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Bob Fulton remembered for many efforts for county

Robert E. “Bob” Fulton Pavilion dedicated at Johns Creek Environmental Center



Many people now living in North Fulton County did not have the opportunity to know the late County Commissioner Dr. Robert E. Fulton. But they see the things he set in place for the county everywhere they go.

It is hard to believe he has been gone 13 years. But in that time, it has become more evident just how much he accomplished without ever trying to make political hay out of any of it.

Friends, family and associates gathered last week to dedicate the Dr. Robert E. “Bob” Fulton Pavilion at the Johns Creek Environmental Campus on Holcomb Bridge Road.

It is an area wastewater treatment plant, but it carries the name of an environmental campus because Bob was, among many other things, an educator. He saw to it that this facility on the banks of the Chattahoochee River would have an educational component.

Bob Fulton served on the Fulton County Commission in the late 1990s until 2004 when he died suddenly.

The County Commission was a combative arena in those days – sensitive to race, party and geography. Until the 1990s North Fulton had no district representative of its own above the Chattahoochee (today there are two).

But Bob was different. He just wanted to do what was best for everybody. He looked out for North Fulton most of all because at the time he was the only representative for everyone north of the ‘Hooch.

One person who understands this is current District 2 Commissioner Liz Hausmann.

“It really hit me, that this is Bob Fulton’s seat. That is a lot to live up to. He touched so many lives,” Hausmann said. “So many leaders today got their start because he mentored them.

“I know I would not have taken up elective office except for his encouragement.”

Hausman has gone on to serve first on the Johns Creek City Council and the Fulton County Board of Education before becoming commissioner.

She thought it appropriate to honor Bob with the Bob Fulton Pavilion that overlooks the Chattahoochee River at the Johns Creek Environmental Campus (JCEC).

Veolia is the company that manages both the JCES and the Tom Lowe water facility on Old Alabama Road. Veolia volunteered to pay for the pavilion.

After all, it was Bob who had the idea to make the 43-acre site more than just a place to treat sewage. Today it is one of the most efficient and environmentally safe wastewater treatment facilities in the world.

“Bob Fulton envisioned a facility that both served the water treatment needs of North Fulton and teaches residents about what is being done to ensure the safety of water, one of our most vital resources,” Hausmann said.

Fulton County and the City of Roswell collaborated to extend and connect nature trails within the JCEC’s footprint in Garrard Landing Park.

“Bob Fulton was a champion for parks and trails,” said Roswell Mayor Jere Wood. “He would be proud of this project”

Bob, a rocket scientist for NASA and a professor at Georgia Tech, saw the natural place to teach students and adults about clean water is where the county cleans its water.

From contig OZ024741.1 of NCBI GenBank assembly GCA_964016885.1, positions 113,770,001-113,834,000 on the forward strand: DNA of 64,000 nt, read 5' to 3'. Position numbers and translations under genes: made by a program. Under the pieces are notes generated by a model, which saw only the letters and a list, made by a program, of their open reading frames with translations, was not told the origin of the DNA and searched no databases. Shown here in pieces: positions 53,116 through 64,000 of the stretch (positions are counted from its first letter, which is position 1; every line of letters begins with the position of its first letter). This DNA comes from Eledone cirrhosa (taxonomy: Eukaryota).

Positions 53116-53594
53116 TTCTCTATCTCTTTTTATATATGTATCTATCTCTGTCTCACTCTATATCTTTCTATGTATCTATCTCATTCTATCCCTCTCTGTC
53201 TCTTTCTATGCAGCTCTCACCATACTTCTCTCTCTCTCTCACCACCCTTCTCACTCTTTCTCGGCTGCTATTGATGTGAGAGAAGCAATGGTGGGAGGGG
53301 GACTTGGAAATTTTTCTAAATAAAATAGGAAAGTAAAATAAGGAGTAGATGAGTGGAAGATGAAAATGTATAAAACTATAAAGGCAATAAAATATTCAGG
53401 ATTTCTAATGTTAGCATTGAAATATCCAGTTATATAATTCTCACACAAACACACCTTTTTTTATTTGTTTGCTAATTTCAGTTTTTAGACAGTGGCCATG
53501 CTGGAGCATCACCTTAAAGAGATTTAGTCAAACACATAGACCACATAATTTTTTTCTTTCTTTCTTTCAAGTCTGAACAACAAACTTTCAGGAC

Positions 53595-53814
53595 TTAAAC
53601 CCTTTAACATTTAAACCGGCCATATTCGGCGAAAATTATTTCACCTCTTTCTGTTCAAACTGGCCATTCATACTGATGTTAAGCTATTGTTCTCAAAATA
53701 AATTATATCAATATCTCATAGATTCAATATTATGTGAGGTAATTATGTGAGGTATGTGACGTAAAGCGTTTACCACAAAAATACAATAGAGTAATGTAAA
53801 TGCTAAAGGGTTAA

Debra Ewing worked for Bob when he was a commissioner, and she later headed the Environmental Education Center at the water reclamation site which Bob insisted be a part of the project.

Today it is the Dr. Robert E. “Bob” Fulton Environmental Education Center at JCEC. It contains a lecture hall and a teaching lab where hundreds of Fulton County students have come to learn about water treatment and a variety of water quality management issues.

“He was a true public servant. He was so patient with anyone. And he listened,” Ewing said.

He saw the water treatment plant as a large classroom. That is how he sold Roswell on the idea. Residents and the City Council weren’t keen on the idea of a water treatment plant on Holcomb Bridge Road.

But Bob had a way of making people see reason. He never got angry at anyone and he could find a solution or a compromise in any situation.

So Bob’s Pavilion is just a way to tell him he was right.

“He didn’t force Roswell to accept a water treatment plant on Holcomb Bridge Road, he just convinced everyone it was a great idea. And he made everybody happy to do it,” Roswell City Councilwoman Nancy Diamond said.

Today, experts from the world over journey to see the JCEC and study its effectiveness.

Diamond knew Bob when he got interested in Roswell’s STAR House, an after school program for disadvantaged students.

There was no upside politically, Diamond said. But he saw value in preparing young minds as students before they got too far behind to catch up.

That was true of Bob. He never accepted any salary from Fulton County.

He was a rocket scientist and that meant he was smart. But he worked for NASA, and that meant he knew his way around a budget.

Bob could find money for things he thought were important.

When Speaker of the House Newt Gingrich was our man in Washington, he was asked if the U.S. Highway Department might look kindly on funding requests for Ga. 400.

Bob was in the room when the proposal was being discussed. Everyone wondered how much should they ask for. The sum of $10 million was advanced.

Bob said, “You’re talking to Washington. They won’t respect you unless you ask for $50 million.”

Washington gave us $45 million.

Bob took his slice off the top. He saw to it Johns Creek (well before cityhood) got $5 million for its nascent greenway program.

Bob said always ask for the moon. He knew. He had been there before.

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